Opinion Columns & Blogs - INACTIVE

Tarrant sheriff needs to give straight story on immigration program’s costs, drawbacks

Tarrant County is going out of its way to deport unauthorized immigrants in the area. Two years ago, it entered into a voluntary agreement with the federal government to deputize the Tarrant County Sheriff’s Office to enforce immigration laws at the county jail.

Such an act was completely optional; section 287(g) of the Clinton-era immigration law, under which the program operates, imposes no mandates on local governments. Tarrant County had long ignored the provision, as had most large counties in America, until Sheriff Bill Waybourn abruptly changed course and secured a 287(g) contract — with virtually no debate.

County commissioners are set to vote Tuesday on renewing the program for two more years. Proponents argue that it targets only the worst criminals for removal and that it’s supposed to be cost-neutral.

But there’s a catch: It doesn’t work. There are innumerable hidden costs, and the agreement has not been subject to public scrutiny. Worse, the sheriff’s office has stonewalled requests from scholars, activists, and even public officials who sought to learn more about the 287(g) contract.

A closer look offers much cause for concern. At a hearing before the Commissioners Court last week, Waybourn deliberately mislead the governing body charged with overseeing his department. He claimed that all costs for 287(g) amounted to less than one-tenth of 1 percent of his budget, but he didn’t account for any daily labor costs.

By the sheriff’s own admission, the staff doing the work earn at least $42,000 per year, which means that they are paid $0.33 per minute — add benefits and it becomes about half-dollar. Yet the amount of time and pay required for officers to place immigration holds, complete the required paperwork, transfer inmates and more were completely absent from the department’s misleading presentation.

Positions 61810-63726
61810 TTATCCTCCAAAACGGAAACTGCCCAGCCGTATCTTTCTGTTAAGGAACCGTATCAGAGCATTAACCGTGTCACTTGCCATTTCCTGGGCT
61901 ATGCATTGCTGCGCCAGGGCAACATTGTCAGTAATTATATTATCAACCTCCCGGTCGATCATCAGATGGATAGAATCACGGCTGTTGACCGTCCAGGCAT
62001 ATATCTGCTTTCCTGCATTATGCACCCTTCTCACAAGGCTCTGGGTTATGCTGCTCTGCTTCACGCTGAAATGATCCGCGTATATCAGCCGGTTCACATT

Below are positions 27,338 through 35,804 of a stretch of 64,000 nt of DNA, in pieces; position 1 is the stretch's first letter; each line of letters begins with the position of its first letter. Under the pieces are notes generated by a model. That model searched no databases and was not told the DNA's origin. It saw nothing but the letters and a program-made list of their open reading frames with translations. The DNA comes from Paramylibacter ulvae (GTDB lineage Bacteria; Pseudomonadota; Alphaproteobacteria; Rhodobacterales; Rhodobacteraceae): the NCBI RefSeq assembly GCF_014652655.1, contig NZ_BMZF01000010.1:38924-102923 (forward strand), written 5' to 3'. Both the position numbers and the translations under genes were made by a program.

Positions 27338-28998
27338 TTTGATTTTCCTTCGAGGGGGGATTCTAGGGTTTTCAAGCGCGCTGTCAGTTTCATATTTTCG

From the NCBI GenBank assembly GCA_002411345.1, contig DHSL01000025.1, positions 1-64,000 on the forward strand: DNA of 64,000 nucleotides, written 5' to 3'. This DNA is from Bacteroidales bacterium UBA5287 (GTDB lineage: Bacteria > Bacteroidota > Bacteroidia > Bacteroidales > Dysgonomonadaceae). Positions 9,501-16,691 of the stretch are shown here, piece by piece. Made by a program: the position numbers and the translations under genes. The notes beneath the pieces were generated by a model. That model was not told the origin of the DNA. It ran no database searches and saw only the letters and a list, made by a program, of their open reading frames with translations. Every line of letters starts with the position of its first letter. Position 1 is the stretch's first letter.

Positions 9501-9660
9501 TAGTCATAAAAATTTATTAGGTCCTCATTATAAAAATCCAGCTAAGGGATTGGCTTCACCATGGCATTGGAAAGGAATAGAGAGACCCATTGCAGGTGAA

What else might Waybourn be hiding? Immigrant advocates contend that 287(g) has led to racial profiling and a climate of fear in our county. Yet the sheriff’s office refuses to release any information related to the traffic stops and workplace raids that often ensnare immigrants. Instead, Waybourn cites unspecified legal restrictions, leaving fair-minded residents to wonder.

The lack of information has been so acute that County Judge Glen Whitley had to call the county’s information-technology department on his own to try to track down information on immigration holds at the jail — and then interpreted the data by himself just hours before the hearing.

Why didn’t the sheriff’s office help him get the facts? Instead, when the commissioners posed a series of clarifying questions, the sheriff and his staff evaded, responding with unsubstantiated assertions and half-truths at best.

One would think that elected officials would not tolerate such behavior, that they would refuse to rubber-stamp the renewal of a contract with unknown costs, no transparency and questionable ethics.

Not in Tarrant County. Rather, Whitley buried his head in his spreadsheet, zooming in on one still-incomplete dataset while ignoring community members’ calls to dig deeper.

Most shocking, the judge admitted that 287(g) fails at its stated purpose of deterring crime by deporting would-be repeat offenders. He highlighted multiple cases in which the sheriff’s office placed an immigration hold on a detainee, but the offender was released on a bond, returned to the streets and then charged with another crime and returned to jail.

Who knows how many innocent people were stopped and questioned before deputies found the perpetrator? Did racial profiling occur? The sheriff’s office won’t give us the evidence.

And yet the majority of the commission is poised to vote to renew 287(g). We must ask: Why?

Max Krochmal is associate professor of history and chairman of the Department of Comparative Race and Ethnic Studies at Texas Christian University. He can be reached at professormax.org.
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